Ian Anderson – Homo Erraticus
Genre: Progressive Rock
Best track: After these wars
2014 might just be the year of progressive rock, its grand return. Ian Anderson might just be the man to usher it in. It is easy to assume as his new album has been given significant press, even being streamed for free through Billboard.
Homo Erraticus is billed as the third installment in the Thick as a brick trilogy chronicling the life of Gerald Bostock, or so it is claimed. While Homo Erraticus in theory is the third installment of this series, claiming to be the words of Bostock based on an old historic manuscript, it is so much more than this. Anderson himself claims that the album is about the British people coming to terms with how to connect with the rest of the world. How to deal with the ones who had once been enemies or colonies now become tourist traps.
What Anderson does is give us a guided tour of the history of the British Isles, from the time of the first people to tread those green hills (Doggerland) to the supposed future of the United Kingdom (Cold Dead Reckoning). What Anderson does so beautifully in this concept album is that every song is its own microcosm in the grander macro of all the tracks together. As the album tells a story as a whole every single song does the same. This is especially clear in Enter the Uninvited, a tale of those who invaded England and After these wars, about post war Britain.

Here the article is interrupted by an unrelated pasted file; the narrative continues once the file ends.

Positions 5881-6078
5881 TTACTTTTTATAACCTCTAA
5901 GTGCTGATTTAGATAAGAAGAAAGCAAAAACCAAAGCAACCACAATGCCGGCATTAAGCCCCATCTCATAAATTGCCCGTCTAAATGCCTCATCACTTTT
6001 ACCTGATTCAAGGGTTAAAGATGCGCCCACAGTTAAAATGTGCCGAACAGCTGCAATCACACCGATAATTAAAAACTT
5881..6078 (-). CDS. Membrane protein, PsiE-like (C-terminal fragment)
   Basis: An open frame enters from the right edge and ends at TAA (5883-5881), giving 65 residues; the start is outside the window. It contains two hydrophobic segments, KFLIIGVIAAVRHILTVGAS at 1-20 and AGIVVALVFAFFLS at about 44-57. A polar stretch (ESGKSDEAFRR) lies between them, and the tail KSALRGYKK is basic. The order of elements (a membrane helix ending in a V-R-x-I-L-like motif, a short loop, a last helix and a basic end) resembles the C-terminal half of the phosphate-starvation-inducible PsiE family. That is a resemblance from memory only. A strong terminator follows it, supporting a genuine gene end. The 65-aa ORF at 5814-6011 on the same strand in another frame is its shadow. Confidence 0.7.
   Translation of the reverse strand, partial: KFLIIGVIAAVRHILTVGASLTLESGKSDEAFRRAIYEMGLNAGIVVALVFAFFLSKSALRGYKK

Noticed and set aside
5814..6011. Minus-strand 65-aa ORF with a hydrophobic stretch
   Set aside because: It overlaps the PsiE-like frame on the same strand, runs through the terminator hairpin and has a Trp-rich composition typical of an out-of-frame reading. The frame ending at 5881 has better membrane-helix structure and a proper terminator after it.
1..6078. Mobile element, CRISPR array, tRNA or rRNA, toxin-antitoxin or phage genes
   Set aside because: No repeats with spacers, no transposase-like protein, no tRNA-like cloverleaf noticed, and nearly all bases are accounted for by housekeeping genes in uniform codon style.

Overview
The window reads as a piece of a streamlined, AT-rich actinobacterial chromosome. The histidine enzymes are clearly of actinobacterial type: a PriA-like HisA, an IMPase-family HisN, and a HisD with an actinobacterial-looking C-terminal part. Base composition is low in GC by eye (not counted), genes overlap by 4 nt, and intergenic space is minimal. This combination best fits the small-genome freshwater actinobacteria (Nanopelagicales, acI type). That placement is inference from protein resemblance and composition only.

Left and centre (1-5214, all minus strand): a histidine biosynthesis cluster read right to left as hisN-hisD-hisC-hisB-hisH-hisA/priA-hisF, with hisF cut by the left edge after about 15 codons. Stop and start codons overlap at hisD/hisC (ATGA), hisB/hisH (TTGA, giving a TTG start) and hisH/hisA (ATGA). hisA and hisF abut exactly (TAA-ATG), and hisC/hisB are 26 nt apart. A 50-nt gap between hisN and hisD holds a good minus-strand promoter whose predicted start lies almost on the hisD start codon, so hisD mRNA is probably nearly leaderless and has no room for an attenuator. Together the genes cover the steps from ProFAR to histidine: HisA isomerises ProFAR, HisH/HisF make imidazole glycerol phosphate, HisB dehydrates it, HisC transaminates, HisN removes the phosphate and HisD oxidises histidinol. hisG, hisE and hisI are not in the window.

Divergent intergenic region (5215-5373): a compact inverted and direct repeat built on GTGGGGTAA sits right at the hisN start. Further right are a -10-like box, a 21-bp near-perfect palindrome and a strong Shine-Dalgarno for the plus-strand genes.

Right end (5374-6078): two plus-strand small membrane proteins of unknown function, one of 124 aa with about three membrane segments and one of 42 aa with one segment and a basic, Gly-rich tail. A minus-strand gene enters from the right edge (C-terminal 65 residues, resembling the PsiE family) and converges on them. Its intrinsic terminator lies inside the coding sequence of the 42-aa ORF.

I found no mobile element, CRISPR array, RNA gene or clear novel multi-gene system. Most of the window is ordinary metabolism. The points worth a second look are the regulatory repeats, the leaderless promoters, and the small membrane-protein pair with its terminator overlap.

Just like the lyrics, the music takes the listener on a journey as well. If the narrative guides us through British history then the soundtrack takes our hand and shows us the wonders of progressive rock. Everything is represented here, from Yes through Jethro Tull and even into the more modern progressive metal we hear today. Anderson proves with this that he’s not only very well aware of the genres past, but of where it is going as well.
When most other “old timers” struggle to be relevant, Anderson does it with ease, both musically and lyrically giving a nod and a wink to those who have come before him and those who will follow.
Ian Anderson’s Homo Erraticus is available now on CD, CD/DVD combo, download, LP and a deluxe issue
C. Marry Hultman